a comfort to touch 
and shovel and dig
propel the past

finally we lay
the elements down
patted the ground
my hand pressed there


John Rueal Comninos is a Gestalt Psychotherapist and Play Therapist as well as a Pastoral Psychologist. He initially studied theology (LIC.Th) and became a Presbyterian Minister and later studied Pastoral Psychology at Stellenbosch University (M.Th.) and Gestalt Therapy at UNISA and has extensive experience in trauma, he lectured broadly in Psychology at Huguenot College and lectured and supervised students in the Masters Programme in Pastoral Psychology at SU and in the Masters programme in Play Therapy at the Play Therapy Centre, Wellington.

Discourse on the Logos

Reason without love and the imagination is a curse

by Phil Hall

In trying to understand the concept of the Logos I read how Pope Benedict described Christianity as the religion of the logos.

From the beginning, Christianity has understood itself as the religion of the Logos, as the religion according to reason. … It has always defined men, all men without distinction, as creatures and images of God, proclaiming for them … the same dignity. In this connection, the Enlightenment is of Christian origin and it is no accident that it was born precisely and exclusively in the realm of the Christian faith. … It was and is the merit of the Enlightenment to have again proposed these original values of Christianity and of having given back to reason its own voice … Today, this should be precisely [Christianity’s] philosophical strength, in so far as the problem is whether the world comes from the irrational, and reason is not other than a “sub-product,” on occasion even harmful of its development—or whether the world comes from reason, and is, as a consequence, its criterion and goal. … In the so necessary dialogue between secularists and Catholics, we Christians must be very careful to remain faithful to this fundamental line: To live a faith that comes from the Logos, from creative reason, and that, because of this, is also open to all that is truly rational.’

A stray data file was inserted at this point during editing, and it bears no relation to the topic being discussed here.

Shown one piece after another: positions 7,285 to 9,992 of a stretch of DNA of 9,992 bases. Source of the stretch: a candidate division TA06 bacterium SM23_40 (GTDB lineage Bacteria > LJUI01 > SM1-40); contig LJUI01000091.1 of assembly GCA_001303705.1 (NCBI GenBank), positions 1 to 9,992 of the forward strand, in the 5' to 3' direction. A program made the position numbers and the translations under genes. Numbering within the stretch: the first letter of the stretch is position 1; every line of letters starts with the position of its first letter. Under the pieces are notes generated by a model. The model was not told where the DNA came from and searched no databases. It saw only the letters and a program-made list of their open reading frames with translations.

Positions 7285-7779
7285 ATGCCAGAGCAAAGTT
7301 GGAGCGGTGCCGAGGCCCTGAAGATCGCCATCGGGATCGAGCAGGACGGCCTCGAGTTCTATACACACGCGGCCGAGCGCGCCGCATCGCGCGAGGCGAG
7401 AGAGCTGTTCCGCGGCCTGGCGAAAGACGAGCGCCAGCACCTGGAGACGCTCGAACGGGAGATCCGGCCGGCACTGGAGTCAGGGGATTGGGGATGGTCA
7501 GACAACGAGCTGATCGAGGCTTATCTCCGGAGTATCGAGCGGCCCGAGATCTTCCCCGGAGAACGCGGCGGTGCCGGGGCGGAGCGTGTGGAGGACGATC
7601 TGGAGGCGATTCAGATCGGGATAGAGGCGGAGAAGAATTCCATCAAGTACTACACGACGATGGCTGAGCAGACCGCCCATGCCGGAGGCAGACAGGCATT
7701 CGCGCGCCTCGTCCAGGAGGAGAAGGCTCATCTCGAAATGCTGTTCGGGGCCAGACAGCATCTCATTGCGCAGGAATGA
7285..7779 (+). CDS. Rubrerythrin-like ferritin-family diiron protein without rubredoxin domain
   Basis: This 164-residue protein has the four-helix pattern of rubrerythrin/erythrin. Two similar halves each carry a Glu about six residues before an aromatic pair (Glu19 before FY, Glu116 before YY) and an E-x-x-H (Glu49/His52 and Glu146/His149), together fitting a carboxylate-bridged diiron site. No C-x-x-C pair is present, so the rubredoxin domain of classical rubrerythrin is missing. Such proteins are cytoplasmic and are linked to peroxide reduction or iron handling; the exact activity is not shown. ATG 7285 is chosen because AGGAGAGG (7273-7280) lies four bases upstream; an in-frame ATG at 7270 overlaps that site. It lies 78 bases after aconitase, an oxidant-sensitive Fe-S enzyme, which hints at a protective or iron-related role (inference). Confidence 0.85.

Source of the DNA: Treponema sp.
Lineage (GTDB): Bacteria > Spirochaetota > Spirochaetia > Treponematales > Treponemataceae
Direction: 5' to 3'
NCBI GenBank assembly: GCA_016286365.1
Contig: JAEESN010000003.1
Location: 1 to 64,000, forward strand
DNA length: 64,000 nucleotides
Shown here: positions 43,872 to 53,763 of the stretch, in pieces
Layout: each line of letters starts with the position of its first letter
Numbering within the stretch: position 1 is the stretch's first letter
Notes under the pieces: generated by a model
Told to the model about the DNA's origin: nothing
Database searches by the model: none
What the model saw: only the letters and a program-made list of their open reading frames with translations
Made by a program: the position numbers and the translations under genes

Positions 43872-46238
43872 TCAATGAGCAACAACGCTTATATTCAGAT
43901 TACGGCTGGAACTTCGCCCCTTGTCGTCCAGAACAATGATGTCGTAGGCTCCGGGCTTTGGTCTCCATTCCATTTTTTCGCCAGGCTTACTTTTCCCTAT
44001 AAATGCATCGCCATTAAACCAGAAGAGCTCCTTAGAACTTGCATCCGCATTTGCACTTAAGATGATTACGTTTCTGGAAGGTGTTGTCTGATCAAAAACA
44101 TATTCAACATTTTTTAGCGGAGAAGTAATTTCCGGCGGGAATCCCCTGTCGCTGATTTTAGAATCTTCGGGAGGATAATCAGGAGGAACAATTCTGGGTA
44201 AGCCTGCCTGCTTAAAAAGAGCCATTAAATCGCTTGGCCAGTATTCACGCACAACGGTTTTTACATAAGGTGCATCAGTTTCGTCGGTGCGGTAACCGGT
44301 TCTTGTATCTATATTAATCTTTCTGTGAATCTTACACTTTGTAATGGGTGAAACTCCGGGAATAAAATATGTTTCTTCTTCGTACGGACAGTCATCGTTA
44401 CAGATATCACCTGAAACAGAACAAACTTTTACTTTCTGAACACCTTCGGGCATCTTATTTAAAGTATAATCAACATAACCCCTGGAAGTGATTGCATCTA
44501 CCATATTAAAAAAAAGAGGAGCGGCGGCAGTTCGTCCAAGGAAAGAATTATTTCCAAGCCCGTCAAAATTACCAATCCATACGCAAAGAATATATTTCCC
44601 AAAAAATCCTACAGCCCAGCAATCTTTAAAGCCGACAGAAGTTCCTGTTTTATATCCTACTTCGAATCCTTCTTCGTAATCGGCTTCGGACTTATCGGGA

Christianity pairs itself with science and all human knowledge because Christ is the embodiment of reason, too. The reason why Christ is considered to be the son of God is because he is the logos. So Christ is the embodiment of the word of God and he manifests God because God is the word.